Nick McCormick’s comment left on George Ambler’s Leaders vs. Managers….. Are they really different? did a great job summing up my feelings on this perpetual controversy.
George cites Warren Bennis’ statement “There is a profound difference between management and leadership, and both are important. To manage means to bring about, to accomplish, to have charge of or responsibility for, to conduct. Leading is influencing, guiding in a direction, course, action, opinion. The distinction is crucial”
In part Nick said, “To be sure, for a person to be a good manager, s/he must have many leadership traits. I like your last comment which references leading first then managing. Good leaders are good managers and vice versa….Leadership and management are very tightly intertwined. Ignoring characteristics of one is done at the expense of the other.”
I believe that they’re more than just intertwined, I believe the combination is what facilitates the adjectives ‘good’, ‘mediocre’, ‘bad’ and various shades in-between when people discuss those for whom they work.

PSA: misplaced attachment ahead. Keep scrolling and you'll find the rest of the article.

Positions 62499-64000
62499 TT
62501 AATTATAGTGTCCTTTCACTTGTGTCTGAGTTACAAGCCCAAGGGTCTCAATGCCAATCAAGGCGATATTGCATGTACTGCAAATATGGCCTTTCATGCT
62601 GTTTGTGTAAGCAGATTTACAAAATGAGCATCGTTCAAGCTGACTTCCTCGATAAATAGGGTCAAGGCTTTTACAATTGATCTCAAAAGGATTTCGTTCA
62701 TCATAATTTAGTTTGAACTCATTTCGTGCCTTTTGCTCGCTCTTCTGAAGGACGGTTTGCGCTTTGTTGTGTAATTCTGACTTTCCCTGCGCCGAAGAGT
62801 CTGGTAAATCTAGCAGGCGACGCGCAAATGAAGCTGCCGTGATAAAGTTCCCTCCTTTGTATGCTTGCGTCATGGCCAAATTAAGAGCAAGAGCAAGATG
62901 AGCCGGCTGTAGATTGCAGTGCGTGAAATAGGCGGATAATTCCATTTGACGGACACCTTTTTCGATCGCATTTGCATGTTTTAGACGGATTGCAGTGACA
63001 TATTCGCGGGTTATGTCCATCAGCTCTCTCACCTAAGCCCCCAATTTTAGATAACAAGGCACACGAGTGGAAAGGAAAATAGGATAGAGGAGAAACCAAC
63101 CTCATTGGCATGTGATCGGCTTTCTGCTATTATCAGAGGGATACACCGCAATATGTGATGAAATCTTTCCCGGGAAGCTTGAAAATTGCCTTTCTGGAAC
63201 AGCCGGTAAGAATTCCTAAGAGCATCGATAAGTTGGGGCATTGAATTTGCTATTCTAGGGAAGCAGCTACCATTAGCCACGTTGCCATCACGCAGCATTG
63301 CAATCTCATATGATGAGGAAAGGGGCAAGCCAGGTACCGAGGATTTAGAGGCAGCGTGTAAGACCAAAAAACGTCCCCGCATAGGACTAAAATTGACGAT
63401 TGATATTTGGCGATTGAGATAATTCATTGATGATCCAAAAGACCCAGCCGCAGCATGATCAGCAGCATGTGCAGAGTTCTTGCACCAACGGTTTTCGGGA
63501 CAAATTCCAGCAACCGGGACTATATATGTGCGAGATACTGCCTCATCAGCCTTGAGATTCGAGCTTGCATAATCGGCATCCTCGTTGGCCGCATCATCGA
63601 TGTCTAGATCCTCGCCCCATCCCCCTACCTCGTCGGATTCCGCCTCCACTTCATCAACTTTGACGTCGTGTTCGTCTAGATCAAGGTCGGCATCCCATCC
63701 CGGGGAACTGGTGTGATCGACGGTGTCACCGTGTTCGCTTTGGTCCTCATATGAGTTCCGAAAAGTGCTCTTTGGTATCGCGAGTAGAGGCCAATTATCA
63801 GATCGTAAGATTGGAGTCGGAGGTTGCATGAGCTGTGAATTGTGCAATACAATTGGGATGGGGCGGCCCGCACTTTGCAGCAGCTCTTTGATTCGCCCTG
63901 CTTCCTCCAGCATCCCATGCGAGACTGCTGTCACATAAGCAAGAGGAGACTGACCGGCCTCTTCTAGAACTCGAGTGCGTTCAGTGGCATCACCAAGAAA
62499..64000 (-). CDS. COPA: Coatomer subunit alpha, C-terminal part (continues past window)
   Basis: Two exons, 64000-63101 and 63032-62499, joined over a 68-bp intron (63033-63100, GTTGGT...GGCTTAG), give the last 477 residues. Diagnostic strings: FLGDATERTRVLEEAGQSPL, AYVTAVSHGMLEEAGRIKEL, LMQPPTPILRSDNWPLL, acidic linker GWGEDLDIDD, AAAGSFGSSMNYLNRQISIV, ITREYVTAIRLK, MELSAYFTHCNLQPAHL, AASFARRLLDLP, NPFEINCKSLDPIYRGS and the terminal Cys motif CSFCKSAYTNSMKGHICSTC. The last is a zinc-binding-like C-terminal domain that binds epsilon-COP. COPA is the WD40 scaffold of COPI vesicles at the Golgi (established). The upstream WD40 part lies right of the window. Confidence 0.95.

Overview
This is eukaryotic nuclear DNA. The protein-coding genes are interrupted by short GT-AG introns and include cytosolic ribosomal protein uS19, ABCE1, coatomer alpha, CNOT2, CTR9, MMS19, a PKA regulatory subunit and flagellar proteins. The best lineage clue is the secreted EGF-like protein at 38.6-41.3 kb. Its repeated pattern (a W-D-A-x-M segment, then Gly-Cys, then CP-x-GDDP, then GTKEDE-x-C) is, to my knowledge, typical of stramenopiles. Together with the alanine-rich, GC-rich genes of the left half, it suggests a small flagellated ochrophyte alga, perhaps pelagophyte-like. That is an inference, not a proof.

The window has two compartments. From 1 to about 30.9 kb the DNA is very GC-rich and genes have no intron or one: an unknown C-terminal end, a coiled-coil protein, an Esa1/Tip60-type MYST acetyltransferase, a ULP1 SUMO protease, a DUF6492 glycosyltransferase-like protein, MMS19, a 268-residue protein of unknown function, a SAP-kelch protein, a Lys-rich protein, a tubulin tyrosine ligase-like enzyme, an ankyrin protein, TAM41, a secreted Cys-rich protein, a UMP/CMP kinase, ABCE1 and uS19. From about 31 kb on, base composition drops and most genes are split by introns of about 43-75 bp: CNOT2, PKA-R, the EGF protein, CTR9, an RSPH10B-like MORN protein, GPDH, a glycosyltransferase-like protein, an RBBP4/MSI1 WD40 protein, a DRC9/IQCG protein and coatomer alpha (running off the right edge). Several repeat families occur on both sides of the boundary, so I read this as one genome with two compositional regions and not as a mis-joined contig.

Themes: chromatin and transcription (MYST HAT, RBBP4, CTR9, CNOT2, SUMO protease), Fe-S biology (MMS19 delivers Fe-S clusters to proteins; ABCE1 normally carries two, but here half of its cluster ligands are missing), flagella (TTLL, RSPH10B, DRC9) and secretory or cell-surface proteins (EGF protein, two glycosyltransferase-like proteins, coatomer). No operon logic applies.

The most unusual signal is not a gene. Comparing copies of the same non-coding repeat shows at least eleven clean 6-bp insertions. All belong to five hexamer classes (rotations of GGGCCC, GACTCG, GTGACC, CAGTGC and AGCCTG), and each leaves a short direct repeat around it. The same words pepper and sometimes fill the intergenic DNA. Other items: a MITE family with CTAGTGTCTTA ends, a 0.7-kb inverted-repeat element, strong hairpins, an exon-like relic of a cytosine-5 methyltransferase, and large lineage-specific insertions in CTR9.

George uses the following checklist from Bennis’ On Becoming A Leader to critique his own performance.
Being a bit of a heretic I thought that starting tomorrow it would be interesting to critique one or two items a day in light of today’s modern workforce and I sincerely hope that many of you will weigh in with your own thoughts.
- The manager administers; the leader innovates.
- The manager is a copy; the leader is an original.
- The manager maintains; the leader develops.
- The manager focuses on systems and structure; the leader focuses on people.
- The manager relies on control; the leader inspires trust.
- The manager accepts reality; the leader investigates it.
- The manager has a short-range view; the leader has a long-range perspective.
- The manager asks how and when; the leader asks what and why.
- The manager has his or her eye always on the bottom line; the leader has his or her eye on the horizon.
- The manager imitates; the leader originates.
- The manager accepts the status quo; the leader challenges it.
- The manager is the classic good soldier; the leader is his or her own person.
- The manager does things right; the leader does the right thing.